We all need to voice our concerns to our alderpersons. There is absolutely no reason that Evanston should be shouldering this burden for the entirety of Cook County. If we sign up for Connections running a 70 bed shelter at Margarita Inn, the city better be prepared to deal with the aftermath and knock-on effect.

    Say goodbye to public safety, quality of life, and the comfortable lifestyle we have all enjoyed, paid for, and came here for.

  9. Connections told the City that they have a special hotline for problems. Last week when I was being followed by a shirtless drunk man at 10 am, there was no hotline for me to call. If there was a hotline, I would have called it. They promised they would do background checks. They make promises to have no illegal drugs in the facility. They told us it’s a shelter for Evanstonians. It’s all empty promises. They make promises they have no intention of keeping. I have been debating quitting a job that I love, working for amazing people because of the unacceptable behavior I have to deal with in this neighborhood now. There is no hotline. There are no background checks. They let anyone in that building, and it will become even worse when they are managing an expanded Hilda’s place. Evanston does not NEED more shelter beds. Grayslake needs shelter beds. Des Plaines needs shelter beds. Skokie needs shelter beds. We need to take care of our own town, our own businesses- not take on the problematic populations of Grayslake and Des Plaines, so that Connections can get more money from the government. While Skokie is revamping Old Orchard, Evanston is Connections’ meal ticket. Remember, even though this is a non profit, it is still a BUSINESS with a revenue of over $13 Million! We need to start auditing this group, make them open their books, study their procedures- by a THIRD PARTY- not by just what Betty Bogg and Nia say. Unless we are 100% sure this is not going to negatively impact our town, the Margarita should be shut down.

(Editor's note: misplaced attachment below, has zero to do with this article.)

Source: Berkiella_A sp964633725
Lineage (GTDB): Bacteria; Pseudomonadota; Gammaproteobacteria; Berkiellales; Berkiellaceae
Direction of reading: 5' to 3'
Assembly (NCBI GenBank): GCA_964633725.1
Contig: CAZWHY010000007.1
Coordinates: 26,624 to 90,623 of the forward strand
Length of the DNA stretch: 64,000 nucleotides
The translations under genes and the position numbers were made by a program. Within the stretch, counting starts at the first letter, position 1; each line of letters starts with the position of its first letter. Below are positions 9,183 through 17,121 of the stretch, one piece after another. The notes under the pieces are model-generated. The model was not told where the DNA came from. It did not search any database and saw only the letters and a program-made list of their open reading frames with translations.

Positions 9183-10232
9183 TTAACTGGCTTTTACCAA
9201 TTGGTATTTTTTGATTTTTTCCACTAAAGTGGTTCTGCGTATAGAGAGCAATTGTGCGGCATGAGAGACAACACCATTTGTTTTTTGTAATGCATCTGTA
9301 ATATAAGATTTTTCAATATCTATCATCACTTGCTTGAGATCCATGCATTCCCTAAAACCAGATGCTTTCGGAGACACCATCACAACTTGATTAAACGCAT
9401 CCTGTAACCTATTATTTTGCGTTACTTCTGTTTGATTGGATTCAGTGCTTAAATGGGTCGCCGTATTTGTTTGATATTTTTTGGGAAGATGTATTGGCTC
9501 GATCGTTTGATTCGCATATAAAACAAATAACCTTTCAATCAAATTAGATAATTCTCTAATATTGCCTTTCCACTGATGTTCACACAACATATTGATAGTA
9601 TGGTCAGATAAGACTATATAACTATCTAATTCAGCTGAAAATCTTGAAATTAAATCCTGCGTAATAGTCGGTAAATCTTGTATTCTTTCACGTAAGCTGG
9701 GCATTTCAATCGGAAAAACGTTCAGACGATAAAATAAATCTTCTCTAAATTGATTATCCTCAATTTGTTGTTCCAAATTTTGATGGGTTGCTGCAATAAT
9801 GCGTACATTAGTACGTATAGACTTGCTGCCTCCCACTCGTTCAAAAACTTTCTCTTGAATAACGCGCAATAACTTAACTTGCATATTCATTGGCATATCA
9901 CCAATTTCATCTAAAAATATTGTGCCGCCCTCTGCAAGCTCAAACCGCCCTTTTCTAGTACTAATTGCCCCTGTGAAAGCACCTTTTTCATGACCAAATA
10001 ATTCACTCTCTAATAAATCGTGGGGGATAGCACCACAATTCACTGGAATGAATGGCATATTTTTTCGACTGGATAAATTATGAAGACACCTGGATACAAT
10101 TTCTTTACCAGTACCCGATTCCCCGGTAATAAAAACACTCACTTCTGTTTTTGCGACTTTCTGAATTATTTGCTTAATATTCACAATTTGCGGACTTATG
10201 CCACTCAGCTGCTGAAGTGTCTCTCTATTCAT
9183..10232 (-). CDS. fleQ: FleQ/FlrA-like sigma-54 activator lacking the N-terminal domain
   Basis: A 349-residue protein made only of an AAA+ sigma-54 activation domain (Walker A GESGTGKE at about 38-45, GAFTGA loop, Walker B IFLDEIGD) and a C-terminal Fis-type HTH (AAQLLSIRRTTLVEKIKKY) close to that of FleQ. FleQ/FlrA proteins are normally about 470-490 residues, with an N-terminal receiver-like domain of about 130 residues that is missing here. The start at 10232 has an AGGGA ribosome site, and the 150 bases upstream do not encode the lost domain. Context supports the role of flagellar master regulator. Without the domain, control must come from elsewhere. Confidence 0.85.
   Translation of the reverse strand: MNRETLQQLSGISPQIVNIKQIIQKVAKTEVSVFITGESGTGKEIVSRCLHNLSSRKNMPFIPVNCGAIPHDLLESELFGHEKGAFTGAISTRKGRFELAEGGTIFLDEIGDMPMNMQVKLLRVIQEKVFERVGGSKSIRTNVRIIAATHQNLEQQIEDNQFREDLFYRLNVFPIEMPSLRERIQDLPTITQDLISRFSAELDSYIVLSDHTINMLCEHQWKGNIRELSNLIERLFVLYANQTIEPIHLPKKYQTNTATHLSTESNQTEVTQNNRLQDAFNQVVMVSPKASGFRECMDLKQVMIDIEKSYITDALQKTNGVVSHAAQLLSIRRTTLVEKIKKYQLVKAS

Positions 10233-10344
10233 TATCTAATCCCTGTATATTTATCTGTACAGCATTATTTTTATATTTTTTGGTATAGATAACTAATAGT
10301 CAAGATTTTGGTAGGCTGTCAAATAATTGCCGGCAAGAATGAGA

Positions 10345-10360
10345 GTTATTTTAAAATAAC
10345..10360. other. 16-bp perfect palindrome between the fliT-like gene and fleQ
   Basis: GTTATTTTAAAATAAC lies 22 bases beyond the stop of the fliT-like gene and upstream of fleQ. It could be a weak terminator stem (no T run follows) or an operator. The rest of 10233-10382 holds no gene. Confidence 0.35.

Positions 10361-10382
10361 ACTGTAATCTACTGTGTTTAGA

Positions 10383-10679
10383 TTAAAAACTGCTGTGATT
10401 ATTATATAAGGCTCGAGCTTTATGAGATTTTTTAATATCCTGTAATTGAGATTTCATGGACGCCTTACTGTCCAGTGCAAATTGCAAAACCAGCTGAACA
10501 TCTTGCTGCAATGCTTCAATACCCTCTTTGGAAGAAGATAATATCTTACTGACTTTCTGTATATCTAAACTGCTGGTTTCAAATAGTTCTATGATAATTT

1. Always follow the money – see how much their higher ups are getting paid. See how where the money is going. Follow. The. Money.

  10. I have lived on the other side of the alley from the Margarita for about 30 years. There has never been this much drugs in plain sight. There are also fights and many people going back and forth between soup kitchens and other services. I am worried about the value of our home and who would want to buy it.

  11. Wards 1 and 4 have even higher rates of burden than the city average. We have been asking for an impact study on disproportionate burden in our wards from Niewsma and Biss since they came to office.

    They continue to ignore us, instead focusing on woke performative government, plunging our central city into ugly vagrancy.

    A few nights ago at Sherman Starbucks, one of the scary vagrants was rubbing himself, grunting, while looking at a university student two seats away.

    This gross behavioral vagrancy abound in central Evanston.

  12. I would like to echo the statement above: Evanston does not need more shelter beds. Grayslake needs shelter beds. Des Plaines needs shelter beds. Skokie needs shelter beds. We need to take care of our own town, our own businesses- not take on the problematic populations of Grayslake and Des Plaines, so that Connections can get more money from the government.
    I imagine that if Connections filled the Margarita, the expanded Hilda’s place, and had their additional 200 beds, it would still not be enough for them. They are, ostensibly, importing the homeless from other communities to create a constant stream of people who need placement.

    1. You are correct, ” it would still not be enough” for an outfit like Connections for the Homeless, which is a prime example of how “The Homeless – Industrial Complex” operates… the more dysfunction and failure they “curate”, the fiercer their funding money spigot gushes…